Although the last hour was pretty scary as it was pitch dark on a remote U.S.60 in a wildlife horn of plenty. Lol
It's really fun doing it this way and many times it can be pretty scenic.
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« Reply #25 on: November 04, 2008, 01:07:11 pm »




I am glad you cleared that up.
I did an undocumented SS 1000 two years ago from Houston to Springerville AZ. just for the hell of it and stayed off the interstate the whole way minus about a nine mile stretch of I-25 to get to Socorro N.M. from U.S. 380 and still did it in under 18 hours.
Although the last hour was pretty scary as it was pitch dark on a remote U.S.60 in a wildlife horn of plenty. Lol
It's really fun doing it this way and many times it can be pretty scenic.


Uh..dude...that's like impossible. What are you, some kind of space alien?
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« Reply #26 on: November 04, 2008, 01:55:40 pm »




Uh..dude...that's like impossible. What are you, some kind of space alien?


Naw..It was just one of those days that i didn't have to stop and piss every 80 miles or so. Lol
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« Reply #27 on: November 04, 2008, 06:05:33 pm »




Naw..It was just one of those days that i didn't have to stop and piss every 80 miles or so. Lol



 Lol
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« Reply #28 on: November 04, 2008, 06:12:39 pm »

I did a SS1000 riding 300 miles of interstate, the rest was all backroads. It took 20 hours.
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« Reply #29 on: November 04, 2008, 06:38:16 pm »

There's a club in CO that does a 1000 miles / 100,000 feet ride every year. They cross a bunch of passes that adds up to 100k feet elevation. I really want to do that ride some time. I think it's the Colorado Freewheelers.
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« Reply #30 on: November 04, 2008, 10:52:35 pm »

Jerry,

It's actually sponsored the Colorado BMW Motorcycle Club.

http://www.coloradobeemers.org/content/view/28/46/

As I recall it's not a 1000 mile ride. The long route was about 600? but it did cover many passes.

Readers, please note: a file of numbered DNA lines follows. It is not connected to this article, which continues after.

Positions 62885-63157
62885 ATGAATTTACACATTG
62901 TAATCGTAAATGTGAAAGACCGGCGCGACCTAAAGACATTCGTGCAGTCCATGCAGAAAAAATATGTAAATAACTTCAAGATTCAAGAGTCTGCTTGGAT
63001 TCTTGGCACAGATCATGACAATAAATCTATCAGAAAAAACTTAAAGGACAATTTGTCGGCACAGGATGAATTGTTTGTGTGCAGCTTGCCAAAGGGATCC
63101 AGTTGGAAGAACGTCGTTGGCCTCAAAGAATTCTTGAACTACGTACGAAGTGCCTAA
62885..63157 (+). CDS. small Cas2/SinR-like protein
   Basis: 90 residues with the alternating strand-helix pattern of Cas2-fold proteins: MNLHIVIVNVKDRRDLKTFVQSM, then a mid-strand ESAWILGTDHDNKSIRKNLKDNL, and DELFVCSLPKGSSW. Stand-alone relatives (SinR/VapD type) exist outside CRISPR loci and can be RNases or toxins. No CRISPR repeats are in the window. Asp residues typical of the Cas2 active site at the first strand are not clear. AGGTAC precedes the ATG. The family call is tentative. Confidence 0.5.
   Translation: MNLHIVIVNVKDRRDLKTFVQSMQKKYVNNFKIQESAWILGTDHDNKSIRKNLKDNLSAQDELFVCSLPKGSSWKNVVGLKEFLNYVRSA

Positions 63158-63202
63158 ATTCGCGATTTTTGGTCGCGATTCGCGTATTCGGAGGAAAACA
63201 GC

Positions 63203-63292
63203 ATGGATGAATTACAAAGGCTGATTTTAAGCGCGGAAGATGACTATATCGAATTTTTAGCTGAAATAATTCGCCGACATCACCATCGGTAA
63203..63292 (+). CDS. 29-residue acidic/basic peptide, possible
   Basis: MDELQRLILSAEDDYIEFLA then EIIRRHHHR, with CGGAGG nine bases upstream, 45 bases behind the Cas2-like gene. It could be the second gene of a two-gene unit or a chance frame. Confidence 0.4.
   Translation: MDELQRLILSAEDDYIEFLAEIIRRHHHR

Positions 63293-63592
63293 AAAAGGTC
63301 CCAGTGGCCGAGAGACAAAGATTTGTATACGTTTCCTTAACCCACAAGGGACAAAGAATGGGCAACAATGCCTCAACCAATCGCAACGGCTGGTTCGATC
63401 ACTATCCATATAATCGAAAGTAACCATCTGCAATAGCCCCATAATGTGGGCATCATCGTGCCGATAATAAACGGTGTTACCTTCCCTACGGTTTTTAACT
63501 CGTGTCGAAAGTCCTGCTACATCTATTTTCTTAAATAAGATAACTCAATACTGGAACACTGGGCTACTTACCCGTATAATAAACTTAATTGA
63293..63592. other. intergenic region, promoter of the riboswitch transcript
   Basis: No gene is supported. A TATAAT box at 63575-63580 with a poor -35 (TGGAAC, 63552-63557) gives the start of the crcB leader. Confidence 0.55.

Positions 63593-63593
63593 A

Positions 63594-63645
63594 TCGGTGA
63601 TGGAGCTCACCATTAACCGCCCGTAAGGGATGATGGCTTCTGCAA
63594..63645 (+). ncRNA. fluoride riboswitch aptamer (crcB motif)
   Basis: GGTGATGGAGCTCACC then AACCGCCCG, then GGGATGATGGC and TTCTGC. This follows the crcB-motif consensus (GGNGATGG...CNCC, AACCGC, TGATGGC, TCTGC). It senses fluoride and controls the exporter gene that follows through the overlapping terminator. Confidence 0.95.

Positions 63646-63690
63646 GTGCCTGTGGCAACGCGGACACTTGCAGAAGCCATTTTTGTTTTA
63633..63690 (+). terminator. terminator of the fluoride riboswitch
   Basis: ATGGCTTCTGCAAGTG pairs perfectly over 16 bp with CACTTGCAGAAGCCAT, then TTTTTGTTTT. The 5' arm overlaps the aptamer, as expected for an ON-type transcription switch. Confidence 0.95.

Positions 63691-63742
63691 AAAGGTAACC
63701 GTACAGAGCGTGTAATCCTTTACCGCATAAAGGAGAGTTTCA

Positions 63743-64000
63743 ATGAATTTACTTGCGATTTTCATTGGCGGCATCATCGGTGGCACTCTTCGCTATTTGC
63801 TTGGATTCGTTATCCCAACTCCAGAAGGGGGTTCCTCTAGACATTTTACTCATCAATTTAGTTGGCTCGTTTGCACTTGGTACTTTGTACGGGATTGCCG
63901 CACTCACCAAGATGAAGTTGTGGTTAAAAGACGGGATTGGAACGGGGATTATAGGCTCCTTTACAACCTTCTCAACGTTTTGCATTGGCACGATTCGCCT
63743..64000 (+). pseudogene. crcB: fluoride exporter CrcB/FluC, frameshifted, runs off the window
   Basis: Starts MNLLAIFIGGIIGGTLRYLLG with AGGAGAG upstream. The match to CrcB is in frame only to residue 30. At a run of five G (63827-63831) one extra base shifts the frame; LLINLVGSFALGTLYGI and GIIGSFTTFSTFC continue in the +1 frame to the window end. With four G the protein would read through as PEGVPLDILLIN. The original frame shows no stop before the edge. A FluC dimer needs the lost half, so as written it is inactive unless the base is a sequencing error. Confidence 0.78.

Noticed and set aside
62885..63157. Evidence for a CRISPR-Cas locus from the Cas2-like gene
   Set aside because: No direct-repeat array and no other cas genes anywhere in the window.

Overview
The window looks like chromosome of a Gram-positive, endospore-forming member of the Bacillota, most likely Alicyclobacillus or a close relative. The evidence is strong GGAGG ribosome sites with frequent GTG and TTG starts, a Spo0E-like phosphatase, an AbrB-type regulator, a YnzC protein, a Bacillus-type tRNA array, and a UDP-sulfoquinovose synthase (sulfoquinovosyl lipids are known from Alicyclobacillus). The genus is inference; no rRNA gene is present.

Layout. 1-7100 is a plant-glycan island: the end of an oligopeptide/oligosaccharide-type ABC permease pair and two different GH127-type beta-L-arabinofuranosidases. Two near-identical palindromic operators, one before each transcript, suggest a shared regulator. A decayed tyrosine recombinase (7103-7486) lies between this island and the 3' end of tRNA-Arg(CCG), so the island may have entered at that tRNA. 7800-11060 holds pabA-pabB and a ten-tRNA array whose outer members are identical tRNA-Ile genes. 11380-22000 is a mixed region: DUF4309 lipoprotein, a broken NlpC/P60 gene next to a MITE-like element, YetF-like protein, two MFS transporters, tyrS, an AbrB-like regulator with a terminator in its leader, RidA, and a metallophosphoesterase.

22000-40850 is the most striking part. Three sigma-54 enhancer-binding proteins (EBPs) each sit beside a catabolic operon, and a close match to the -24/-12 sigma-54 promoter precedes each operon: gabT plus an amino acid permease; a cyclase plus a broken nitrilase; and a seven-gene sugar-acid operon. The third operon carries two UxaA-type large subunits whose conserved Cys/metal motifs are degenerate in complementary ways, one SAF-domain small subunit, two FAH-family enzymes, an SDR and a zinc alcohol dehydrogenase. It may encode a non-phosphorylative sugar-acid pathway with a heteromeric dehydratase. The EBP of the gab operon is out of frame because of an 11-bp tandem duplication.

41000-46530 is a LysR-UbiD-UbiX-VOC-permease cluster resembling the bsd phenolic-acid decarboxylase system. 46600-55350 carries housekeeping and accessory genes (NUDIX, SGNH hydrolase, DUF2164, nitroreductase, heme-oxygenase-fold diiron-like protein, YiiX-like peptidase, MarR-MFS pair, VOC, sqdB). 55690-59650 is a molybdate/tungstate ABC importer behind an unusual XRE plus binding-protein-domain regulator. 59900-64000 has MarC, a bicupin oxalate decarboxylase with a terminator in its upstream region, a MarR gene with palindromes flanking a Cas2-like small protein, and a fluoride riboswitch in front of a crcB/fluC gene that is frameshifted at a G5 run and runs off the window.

I believe the ride you were thinking of was the Colorado FreeWheelers 1000-n-24.

http://www.cofreewheelers.org/

Two years in a row their route was about 10% Interstate, mostly in the mountains of Colorado.
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« Reply #31 on: November 05, 2008, 12:08:21 am »


There's a club in CO that does a 1000 miles / 100,000 feet ride every year. They cross a bunch of passes that adds up to 100k feet elevation. I really want to do that ride some time. I think it's the Colorado Freewheelers.


I know we're getting OT here so I'll keep it short. We did the "Ride The Divide" through Colorado a couple of years ago. All paved ridable passes, in order, North to South. A leisurely four days of glorious riding. Here are a few pic's along with a map and Mapsource file if you use a Garmin GPS. This was not an IB or other timed ride. I'd do it again in a heartbeat.
http://www.ldrider.ca/ridethedivide/index.htm
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« Reply #32 on: November 05, 2008, 12:43:03 am »


Jerry,

It's actually sponsored the Colorado BMW Motorcycle Club.

http://www.coloradobeemers.org/content/view/28/46/

As I recall it's not a 1000 mile ride. The long route was about 600? but it did cover many passes.

I believe the ride you were thinking of was the Colorado FreeWheelers 1000-n-24.

http://www.cofreewheelers.org/

Two years in a row their route was about 10% Interstate, mostly in the mountains of Colorado.


Ah. I got my CO motorcycle clubs mixed up. Thanks for spreading the truth!
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« Reply #33 on: November 05, 2008, 08:07:33 am »


There's a club in CO that does a 1000 miles / 100,000 feet ride every year. They cross a bunch of passes that adds up to 100k feet elevation. I really want to do that ride some time. I think it's the Colorado Freewheelers.


Hmm..I gotta find out more about this ride.
Sounds interesting.
Now where did i place my electric vest? Lol
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« Reply #34 on: January 05, 2009, 01:15:44 pm »

OK now it's time to brag in this thread. Not only can you do a SS1K away from the slab, you can do a Bun Burner Gold (1500 in 24, or 1.5x a Saddlesore) away from the slab. My recent ride, while mostly slab, included stretches of non slab - CA 46 and 58, US 93 in Arizona, and something called Sun Valley Parkway in Phoenix that isn't even a highway. It also included a one hour delay due to a traffic jam. So go out and do that ride!

http://www.fjrforum.com/forum//index.php?showtopic=113461
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« Reply #35 on: January 06, 2009, 05:09:28 pm »

This is the SS1K ride put on by the Colorado Beemers. It should mostly be in the twisties. June 20th and 21st "The weekend after ST.N Nationals"
       http://www.coloradobeemers.org/content/view/41/44/
 
I was on the ride "squeezer" was talking about at NAFO. It was insanely fun! A group of people riding the same route and leaving at the same time and doing it all on the best twisty roads in Colorado!
Now that's a ride!










http://www.coloradobeemers.org/content/view/41/44/
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« Reply #36 on: January 09, 2009, 10:40:57 pm »


Jerry,

It's actually sponsored the Colorado BMW Motorcycle Club.

http://www.coloradobeemers.org/content/view/28/46/

As I recall it's not a 1000 mile ride. The long route was about 600? but it did cover many passes.

I believe the ride you were thinking of was the Colorado FreeWheelers 1000-n-24.

http://www.cofreewheelers.org/

Two years in a row their route was about 10% Interstate, mostly in the mountains of Colorado.


Thanks for providing this info... it's something that I will definitely look into...